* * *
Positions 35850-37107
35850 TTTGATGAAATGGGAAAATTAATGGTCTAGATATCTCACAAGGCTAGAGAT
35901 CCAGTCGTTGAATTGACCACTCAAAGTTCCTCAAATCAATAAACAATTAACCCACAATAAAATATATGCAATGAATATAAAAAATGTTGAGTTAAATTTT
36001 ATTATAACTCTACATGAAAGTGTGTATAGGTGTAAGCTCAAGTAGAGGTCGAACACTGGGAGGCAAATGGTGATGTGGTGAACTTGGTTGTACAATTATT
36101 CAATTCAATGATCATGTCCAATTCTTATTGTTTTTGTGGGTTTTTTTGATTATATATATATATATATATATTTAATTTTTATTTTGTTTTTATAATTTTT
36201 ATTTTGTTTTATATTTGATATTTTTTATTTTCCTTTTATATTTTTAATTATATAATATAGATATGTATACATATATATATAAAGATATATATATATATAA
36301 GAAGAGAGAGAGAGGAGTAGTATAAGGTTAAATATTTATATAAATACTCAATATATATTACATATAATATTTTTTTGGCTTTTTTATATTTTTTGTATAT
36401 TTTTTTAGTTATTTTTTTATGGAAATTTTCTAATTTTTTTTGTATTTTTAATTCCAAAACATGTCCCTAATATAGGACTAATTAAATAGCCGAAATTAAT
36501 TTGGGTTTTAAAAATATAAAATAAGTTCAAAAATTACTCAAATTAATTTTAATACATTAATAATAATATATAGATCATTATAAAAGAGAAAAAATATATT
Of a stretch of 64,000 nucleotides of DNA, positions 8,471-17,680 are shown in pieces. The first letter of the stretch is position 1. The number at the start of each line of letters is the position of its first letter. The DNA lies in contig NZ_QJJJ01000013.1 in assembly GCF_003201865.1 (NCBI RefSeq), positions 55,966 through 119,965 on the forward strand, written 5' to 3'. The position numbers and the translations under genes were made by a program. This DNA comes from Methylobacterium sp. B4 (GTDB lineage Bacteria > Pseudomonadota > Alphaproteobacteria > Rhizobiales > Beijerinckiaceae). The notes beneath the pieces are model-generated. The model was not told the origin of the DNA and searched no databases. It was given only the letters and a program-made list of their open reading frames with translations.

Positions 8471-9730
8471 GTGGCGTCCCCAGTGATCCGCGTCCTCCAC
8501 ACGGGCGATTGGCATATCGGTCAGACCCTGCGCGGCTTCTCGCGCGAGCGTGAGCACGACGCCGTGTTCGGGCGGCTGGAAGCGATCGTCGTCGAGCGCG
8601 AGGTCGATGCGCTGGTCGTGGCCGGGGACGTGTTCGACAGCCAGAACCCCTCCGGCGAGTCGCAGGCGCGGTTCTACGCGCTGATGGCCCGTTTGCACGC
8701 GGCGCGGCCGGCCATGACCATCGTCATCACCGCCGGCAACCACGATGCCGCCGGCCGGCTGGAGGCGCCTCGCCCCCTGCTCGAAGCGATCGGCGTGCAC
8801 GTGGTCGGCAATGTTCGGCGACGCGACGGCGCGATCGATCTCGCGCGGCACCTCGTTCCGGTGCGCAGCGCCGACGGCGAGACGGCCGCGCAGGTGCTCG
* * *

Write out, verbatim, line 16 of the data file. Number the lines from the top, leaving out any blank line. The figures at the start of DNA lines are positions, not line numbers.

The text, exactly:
8801 GTGGTCGGCAATGTTCGGCGACGCGACGGCGCGATCGATCTCGCGCGGCACCTCGTTCCGGTGCGCAGCGCCGACGGCGAGACGGCCGCGCAGGTGCTCG